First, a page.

The first global survey to assess land use planners’ and coastal managers’ use of sea-level rise (SLR) projections in planning for crucial coastal adaptation finds almost universal recognition of the threats of SLR and significant work to incorporate projections into local decision-making. However, researchers also found a wide array of future projections in use and no global standard for how they are applied.
Our own coastal scientist, Dr Bronwyn Goble was one of 29 co-authors part of the publication that suggests a need to build better bridges between scientists and coastal managers. The study distributed the survey via a confidential questionnaire to coastal managers and practitioners in every inhabited continent, providing the questionnaire in English, Arabic, Chinese, French, Hebrew, Japanese, Korean, Portuguese, and Spanish. The questionnaire asked for specific time horizons and projection information currently used in coastal planning for areas under their jurisdiction, and if they were aware of the science behind the SLR projections used.
Two-hundred fifty-three practitioners from 49 countries provided complete answers to the survey. The study found that 72% of survey respondents reported using SLR projections in their coastal planning processes and that generally, developing countries have lower levels of incorporating SLR projection data, with no global standard. Researchers found that 53% of locations are planning using a single projection and the remainder are applying multiple projections.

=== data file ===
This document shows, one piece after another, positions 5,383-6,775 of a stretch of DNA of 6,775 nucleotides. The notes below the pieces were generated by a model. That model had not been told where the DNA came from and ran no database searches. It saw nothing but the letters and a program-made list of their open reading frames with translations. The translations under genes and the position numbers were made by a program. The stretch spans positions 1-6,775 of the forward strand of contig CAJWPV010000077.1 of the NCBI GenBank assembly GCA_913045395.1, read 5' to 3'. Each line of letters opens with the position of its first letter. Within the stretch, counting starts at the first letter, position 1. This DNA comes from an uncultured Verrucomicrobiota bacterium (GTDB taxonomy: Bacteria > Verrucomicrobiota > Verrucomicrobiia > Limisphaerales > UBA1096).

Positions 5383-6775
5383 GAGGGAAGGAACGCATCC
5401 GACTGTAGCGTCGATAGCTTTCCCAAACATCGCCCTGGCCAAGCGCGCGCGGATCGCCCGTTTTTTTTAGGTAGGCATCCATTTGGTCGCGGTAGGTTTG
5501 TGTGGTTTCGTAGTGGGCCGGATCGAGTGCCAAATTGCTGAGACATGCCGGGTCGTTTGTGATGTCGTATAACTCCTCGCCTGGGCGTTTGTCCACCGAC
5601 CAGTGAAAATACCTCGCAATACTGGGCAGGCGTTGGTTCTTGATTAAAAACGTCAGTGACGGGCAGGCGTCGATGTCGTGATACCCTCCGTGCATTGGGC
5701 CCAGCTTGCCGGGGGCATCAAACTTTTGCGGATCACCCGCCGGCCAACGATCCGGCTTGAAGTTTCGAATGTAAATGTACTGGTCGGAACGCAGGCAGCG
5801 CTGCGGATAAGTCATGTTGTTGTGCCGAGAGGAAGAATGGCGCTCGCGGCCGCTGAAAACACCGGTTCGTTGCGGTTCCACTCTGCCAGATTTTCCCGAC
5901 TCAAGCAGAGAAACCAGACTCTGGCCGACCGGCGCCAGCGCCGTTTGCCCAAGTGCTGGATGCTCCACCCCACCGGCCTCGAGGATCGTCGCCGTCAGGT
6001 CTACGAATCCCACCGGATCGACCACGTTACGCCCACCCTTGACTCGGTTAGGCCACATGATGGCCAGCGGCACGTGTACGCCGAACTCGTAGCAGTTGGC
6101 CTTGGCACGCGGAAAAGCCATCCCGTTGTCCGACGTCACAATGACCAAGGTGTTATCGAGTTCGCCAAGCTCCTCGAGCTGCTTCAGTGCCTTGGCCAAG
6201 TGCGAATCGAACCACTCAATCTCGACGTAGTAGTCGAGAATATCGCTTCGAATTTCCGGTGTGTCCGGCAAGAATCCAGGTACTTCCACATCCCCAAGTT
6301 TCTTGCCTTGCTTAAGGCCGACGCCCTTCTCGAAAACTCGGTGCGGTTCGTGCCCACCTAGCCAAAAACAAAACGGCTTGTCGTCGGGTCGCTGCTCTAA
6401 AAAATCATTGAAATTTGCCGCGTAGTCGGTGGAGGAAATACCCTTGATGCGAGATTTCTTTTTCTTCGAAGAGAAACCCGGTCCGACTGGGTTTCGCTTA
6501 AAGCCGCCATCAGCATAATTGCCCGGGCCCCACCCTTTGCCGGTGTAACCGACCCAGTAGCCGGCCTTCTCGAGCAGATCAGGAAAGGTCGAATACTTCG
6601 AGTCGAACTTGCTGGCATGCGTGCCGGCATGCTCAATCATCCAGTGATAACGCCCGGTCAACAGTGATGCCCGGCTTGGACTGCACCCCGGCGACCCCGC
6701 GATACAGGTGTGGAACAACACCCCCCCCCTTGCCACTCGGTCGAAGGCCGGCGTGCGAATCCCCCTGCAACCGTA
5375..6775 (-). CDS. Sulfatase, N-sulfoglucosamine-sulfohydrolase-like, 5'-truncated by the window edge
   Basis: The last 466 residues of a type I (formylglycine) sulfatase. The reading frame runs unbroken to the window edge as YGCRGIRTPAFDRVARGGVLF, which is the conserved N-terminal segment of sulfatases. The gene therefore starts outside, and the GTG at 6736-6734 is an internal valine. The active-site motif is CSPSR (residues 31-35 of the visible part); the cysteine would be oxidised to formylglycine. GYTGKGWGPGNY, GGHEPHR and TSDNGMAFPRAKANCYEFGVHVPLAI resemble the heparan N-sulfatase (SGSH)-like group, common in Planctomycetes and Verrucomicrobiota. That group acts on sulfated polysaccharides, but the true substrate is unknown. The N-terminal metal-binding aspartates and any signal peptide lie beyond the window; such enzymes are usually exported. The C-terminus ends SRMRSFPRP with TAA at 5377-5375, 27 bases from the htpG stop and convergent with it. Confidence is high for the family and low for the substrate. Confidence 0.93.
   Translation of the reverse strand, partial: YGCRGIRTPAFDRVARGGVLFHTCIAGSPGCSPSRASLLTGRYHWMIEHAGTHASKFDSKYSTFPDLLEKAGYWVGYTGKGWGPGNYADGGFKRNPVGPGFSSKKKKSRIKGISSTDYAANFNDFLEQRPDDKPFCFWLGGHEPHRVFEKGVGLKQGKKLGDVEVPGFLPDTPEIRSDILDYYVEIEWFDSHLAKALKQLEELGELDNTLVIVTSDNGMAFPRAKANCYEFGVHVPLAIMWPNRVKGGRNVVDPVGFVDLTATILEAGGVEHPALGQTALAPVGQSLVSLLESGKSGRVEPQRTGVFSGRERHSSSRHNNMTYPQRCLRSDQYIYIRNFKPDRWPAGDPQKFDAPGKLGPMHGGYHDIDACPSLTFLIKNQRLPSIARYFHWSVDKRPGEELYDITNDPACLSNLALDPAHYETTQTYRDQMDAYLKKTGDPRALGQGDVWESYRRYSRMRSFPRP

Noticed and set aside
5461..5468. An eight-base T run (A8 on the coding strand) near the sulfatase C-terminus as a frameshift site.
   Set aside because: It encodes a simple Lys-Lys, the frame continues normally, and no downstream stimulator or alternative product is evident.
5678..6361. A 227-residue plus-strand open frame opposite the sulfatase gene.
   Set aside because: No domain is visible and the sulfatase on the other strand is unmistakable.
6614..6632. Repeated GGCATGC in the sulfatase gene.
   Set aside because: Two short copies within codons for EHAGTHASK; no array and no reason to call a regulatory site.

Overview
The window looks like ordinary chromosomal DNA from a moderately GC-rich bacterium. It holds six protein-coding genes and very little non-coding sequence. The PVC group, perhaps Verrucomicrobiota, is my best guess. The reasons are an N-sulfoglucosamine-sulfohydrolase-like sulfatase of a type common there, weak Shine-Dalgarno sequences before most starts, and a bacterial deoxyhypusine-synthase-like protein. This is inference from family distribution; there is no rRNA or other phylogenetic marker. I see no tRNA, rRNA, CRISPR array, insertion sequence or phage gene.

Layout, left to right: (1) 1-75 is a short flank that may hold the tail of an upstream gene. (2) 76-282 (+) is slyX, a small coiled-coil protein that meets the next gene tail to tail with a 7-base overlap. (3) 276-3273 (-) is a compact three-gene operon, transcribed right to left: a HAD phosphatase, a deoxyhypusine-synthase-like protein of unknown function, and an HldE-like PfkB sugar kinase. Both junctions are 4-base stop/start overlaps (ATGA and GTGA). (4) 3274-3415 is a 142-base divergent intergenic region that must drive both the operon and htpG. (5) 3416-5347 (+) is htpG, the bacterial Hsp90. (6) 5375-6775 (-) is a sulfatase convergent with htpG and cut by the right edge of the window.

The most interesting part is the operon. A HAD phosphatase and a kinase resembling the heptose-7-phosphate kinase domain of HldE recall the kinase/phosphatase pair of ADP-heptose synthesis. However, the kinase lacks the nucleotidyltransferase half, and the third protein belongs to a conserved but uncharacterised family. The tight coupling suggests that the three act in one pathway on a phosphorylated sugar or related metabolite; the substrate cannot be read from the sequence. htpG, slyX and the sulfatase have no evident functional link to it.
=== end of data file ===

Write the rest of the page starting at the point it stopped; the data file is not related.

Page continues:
Lack of planning in many places is concerning as these developing countries will be among the places hardest hit by SLR. Pslans and policy actions that are triggered by specific changes in SLR can guide better decision-making and reduce the chances that money and efforts are invested in adaptation and mitigation efforts that are not effective. Those may include building sea walls and other infrastructure, prohibiting development in areas that are or will be directly affected, or moving people out of some communities.
Dr Goble notes that “The key is for policymakers to understand that planning for sea-level rise and climate change is as much about the now as it is for future needs. Poor planning and decision making will affect lives and livelihoods.” Thus, successful coastal adaptation requires robust integration of science and policy. The researchers note that building and designing these systems requires an understanding of how to make science-based decisions in the context of increasing uncertainties. The findings also highlight the need for policymakers to understand the importance of using SLR projections in planning for risk. Results of the study were published in Nature – Communications Earth & Environment, April 3, 2023.